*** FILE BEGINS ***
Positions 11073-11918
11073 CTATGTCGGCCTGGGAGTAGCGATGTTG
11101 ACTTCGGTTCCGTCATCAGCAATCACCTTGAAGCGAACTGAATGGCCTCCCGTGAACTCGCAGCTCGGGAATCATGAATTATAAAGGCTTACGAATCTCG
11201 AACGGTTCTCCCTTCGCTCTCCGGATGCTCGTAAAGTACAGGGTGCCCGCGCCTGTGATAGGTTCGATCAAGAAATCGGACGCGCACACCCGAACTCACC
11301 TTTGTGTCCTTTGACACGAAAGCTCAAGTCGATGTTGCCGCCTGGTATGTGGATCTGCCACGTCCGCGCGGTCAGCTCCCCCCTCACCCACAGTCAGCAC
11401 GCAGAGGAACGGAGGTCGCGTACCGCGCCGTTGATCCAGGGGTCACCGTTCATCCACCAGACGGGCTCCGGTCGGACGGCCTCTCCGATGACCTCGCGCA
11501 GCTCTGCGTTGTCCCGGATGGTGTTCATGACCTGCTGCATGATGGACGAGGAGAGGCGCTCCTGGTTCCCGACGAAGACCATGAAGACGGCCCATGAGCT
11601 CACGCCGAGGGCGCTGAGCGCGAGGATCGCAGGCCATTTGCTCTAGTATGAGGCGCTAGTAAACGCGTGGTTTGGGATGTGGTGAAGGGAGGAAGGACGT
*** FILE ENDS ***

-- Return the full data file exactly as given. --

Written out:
Positions 11073-11918
11073 CTATGTCGGCCTGGGAGTAGCGATGTTG
11101 ACTTCGGTTCCGTCATCAGCAATCACCTTGAAGCGAACTGAATGGCCTCCCGTGAACTCGCAGCTCGGGAATCATGAATTATAAAGGCTTACGAATCTCG
11201 AACGGTTCTCCCTTCGCTCTCCGGATGCTCGTAAAGTACAGGGTGCCCGCGCCTGTGATAGGTTCGATCAAGAAATCGGACGCGCACACCCGAACTCACC
11301 TTTGTGTCCTTTGACACGAAAGCTCAAGTCGATGTTGCCGCCTGGTATGTGGATCTGCCACGTCCGCGCGGTCAGCTCCCCCCTCACCCACAGTCAGCAC
11401 GCAGAGGAACGGAGGTCGCGTACCGCGCCGTTGATCCAGGGGTCACCGTTCATCCACCAGACGGGCTCCGGTCGGACGGCCTCTCCGATGACCTCGCGCA
11501 GCTCTGCGTTGTCCCGGATGGTGTTCATGACCTGCTGCATGATGGACGAGGAGAGGCGCTCCTGGTTCCCGACGAAGACCATGAAGACGGCCCATGAGCT
11601 CACGCCGAGGGCGCTGAGCGCGAGGATCGCAGGCCATTTGCTCTAGTATGAGGCGCTAGTAAACGCGTGGTTTGGGATGTGGTGAAGGGAGGAAGGACGT